And if you’re brave enough, Facebook allows you to create your own year in review to see what were your big interests for the year.

Satanists Want Statue Beside 10 Commandments
Oklahoma’s state capitol may become the first to have a monument to Satan. The Temple of Satan wants to erect a statue beside the 10 Commandments monument on state capitol grounds.

However horrific this sounds, I’m afraid that when you combine the prevailing relativism with the present American understanding of the separation of church and state, it’s hard to argue against the Satanist’s logic: “The Constitution is clear: the government can’t endorse one particular religion. So, if a state capitol has a monument to one faith, it must allow monuments to others as well.”

Couple of stunning quotes further on in this article: “The message of Satanism centers around respect for diversity and religious minorities,” which at least confirms the source of present push for equalizing all moralities and religions.

And, hold your breath for this one. A Temple of Satan spokesman said of their plans, “My favorite idea right now is an object of play for children. We want kids to see that Satanism is where the fun is.”

The College-for-all Model Isn’t Working
“Nearly half of those who start a four-year degree don’t finish on time; more than two-thirds of those who start community college fail to get a two-year degree on schedule. Even students who graduate emerge saddled with debt and often without the skills they need to make a decent living.

Meanwhile, companies in a range of sectors — manufacturing, construction, healthcare and other STEM fields — report severe skilled labor shortages. With more than 11.3 million Americans out of work, there are 3.7 million unfilled job openings — due largely to the growing mismatch between workers’ skills and employers’ needs.”

The Tragic Death of the Funeral
Chad Bird pens a convincing indictment of the trend to turn funerals into “Celebrations of Life.” He says “Although they may initially appear innocuous, or even attractive, these celebrations represent a dual danger: they perpetuate and even formalize our culture’s egocentrism, and they rob life of its true value by refusing to address its end and the meaning thereof.”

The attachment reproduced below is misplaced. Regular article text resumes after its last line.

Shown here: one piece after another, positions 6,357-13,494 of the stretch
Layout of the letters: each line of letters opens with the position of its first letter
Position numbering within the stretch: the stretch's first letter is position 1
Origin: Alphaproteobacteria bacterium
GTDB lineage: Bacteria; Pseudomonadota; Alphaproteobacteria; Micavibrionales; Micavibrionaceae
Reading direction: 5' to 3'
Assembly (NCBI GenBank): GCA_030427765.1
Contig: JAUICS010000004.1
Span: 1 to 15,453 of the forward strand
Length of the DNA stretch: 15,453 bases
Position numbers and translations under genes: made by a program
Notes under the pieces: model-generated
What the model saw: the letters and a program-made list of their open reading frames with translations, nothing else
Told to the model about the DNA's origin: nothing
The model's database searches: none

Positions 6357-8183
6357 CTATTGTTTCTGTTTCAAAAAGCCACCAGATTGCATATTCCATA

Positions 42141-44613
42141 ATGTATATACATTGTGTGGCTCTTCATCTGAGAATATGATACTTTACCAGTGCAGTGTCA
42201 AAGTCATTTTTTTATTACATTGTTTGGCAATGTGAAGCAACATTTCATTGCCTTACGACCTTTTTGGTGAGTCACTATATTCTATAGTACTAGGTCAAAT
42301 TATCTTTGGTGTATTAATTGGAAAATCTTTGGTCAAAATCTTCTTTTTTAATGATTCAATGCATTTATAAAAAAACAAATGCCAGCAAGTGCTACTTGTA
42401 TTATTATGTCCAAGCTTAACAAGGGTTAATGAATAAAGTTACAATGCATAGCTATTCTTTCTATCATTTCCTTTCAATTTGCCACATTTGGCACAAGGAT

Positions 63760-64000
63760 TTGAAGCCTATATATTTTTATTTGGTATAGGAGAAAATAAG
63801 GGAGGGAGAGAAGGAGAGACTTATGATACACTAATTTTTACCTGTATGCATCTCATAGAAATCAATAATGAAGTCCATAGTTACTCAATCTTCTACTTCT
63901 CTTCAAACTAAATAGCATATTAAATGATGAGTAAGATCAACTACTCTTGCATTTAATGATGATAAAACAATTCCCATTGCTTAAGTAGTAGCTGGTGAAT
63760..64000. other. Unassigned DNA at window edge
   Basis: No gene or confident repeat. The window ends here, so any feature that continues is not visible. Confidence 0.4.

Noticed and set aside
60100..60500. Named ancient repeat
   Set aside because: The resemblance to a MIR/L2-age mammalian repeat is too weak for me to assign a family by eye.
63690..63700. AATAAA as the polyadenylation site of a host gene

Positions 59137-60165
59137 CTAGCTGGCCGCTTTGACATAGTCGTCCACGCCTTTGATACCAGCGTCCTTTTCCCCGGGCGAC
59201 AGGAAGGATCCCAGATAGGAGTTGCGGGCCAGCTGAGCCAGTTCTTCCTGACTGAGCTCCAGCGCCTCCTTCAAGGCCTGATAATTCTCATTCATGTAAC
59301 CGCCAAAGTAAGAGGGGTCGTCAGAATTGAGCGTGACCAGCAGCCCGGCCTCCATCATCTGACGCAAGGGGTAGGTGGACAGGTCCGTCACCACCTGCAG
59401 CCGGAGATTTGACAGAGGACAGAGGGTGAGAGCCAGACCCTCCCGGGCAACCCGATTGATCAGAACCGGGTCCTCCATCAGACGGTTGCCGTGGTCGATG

He then examines these two dangers in turn before concluding: “The bereaved need, and deserve, something better. They deserve a service that speaks frankly and honestly about death, while anchoring the survivors in a hope that extends beyond this world. If any life is to be celebrated, let it be the life of the One who alone can lighten the load of grief borne by the survivors, and who shines a ray of his life into the gloom of death.”

Rob Ford, The Media, and the Three C’s
Canadian political commentator Ray Pennings says that when he is asked for advice in evaluating candidates for political leadership, “I usually reference three Cs—competence, character, and conviction—as useful criteria. Of late, though, it would seem that crack, cocaine, and cannabis are the more common focus of political dialogue.”

He goes on to demonstrate the double standards of the usually morals-free media in covering the Rob Ford scandal, and says that ”the casuistry, contradiction, and condescension with which this story has been covered is as much a moral outrage as the story itself.”


Check out

On Football, Warrior Culture, and Manhood
Looks like the warrior culture spilled into the comments too.

How to Write a Great Book Review